Occassionally you come across something in a language you never knew existed, but always needed. Today I discovered a stored procedures included in MS SQL that I didn't know existed, but in the past have just used work around for.
Today I discovered the sp_refreshview stored procedure which updates "metadata for the specified non-schemabound view." In plane english that means if you've made changes to your tables that invalidates the view, it should refresh the view (this is problem if your view uses a select * from table—which should be avoid at all costs.) In the past I've always just done an ALTER VIEW to refresh the view—not very elegant, but it worked when I needed the view to pick up changes in the schema. This stored procedure provides to do the same thing.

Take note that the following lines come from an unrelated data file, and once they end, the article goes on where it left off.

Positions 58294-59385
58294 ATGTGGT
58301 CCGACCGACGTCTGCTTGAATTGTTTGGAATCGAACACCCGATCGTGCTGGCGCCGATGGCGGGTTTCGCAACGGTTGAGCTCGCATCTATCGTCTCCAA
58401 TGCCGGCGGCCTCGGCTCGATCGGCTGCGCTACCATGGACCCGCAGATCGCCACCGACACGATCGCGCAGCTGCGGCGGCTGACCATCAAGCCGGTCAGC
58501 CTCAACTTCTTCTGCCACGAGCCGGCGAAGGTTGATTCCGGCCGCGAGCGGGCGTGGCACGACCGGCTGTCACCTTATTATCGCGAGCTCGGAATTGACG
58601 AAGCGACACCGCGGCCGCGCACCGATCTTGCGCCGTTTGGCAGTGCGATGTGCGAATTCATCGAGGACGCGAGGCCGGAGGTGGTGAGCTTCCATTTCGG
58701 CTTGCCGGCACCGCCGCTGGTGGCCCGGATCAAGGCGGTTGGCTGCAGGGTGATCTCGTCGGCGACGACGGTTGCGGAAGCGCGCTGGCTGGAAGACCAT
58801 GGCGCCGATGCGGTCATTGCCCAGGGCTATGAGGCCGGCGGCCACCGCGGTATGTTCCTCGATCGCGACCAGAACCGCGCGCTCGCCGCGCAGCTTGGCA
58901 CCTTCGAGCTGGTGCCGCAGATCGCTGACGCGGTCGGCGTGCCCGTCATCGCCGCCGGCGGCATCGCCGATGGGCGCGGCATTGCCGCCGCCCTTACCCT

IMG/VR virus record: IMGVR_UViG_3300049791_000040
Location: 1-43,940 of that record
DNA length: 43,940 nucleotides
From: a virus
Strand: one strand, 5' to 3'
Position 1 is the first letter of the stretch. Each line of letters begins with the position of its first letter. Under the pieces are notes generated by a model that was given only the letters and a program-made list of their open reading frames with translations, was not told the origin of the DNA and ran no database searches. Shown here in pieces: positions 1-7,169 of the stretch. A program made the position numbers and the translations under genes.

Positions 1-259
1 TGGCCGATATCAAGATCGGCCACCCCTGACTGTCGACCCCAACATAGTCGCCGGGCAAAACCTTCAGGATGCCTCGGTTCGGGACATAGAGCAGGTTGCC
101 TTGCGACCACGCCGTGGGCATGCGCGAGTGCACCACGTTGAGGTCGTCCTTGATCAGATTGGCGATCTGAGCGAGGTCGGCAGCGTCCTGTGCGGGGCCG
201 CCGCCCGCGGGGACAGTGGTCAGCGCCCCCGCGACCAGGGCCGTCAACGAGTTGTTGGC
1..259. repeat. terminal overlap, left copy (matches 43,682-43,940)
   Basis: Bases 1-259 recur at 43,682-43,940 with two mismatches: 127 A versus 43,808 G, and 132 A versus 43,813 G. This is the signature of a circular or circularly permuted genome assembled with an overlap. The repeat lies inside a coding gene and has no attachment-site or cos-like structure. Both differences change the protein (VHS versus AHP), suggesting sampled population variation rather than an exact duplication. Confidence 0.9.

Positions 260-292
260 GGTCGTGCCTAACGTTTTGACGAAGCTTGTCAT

For a simple explanation of the sp_refreshview see Vadivel's post on "Sp_refreshView explained..."
Another useful stored procedure in the same vain is sp_recompile. This stored procedure will recompile a stored procedure or table to optimize it's query plan. Over time if tables have had mass changes to them, the cached plans that your stored procedures use can become in effective. Using this stored procedure will force a recompile the next time the stored procedure runs. This can really crop up if you're doing a lot of bulk table importing (like via BCP or DTS.)
For a simple explanation of the sp_recompile see Pinal Dave's post on "SQL SERVER - Recompile All The Stored Procedure on Specific Table"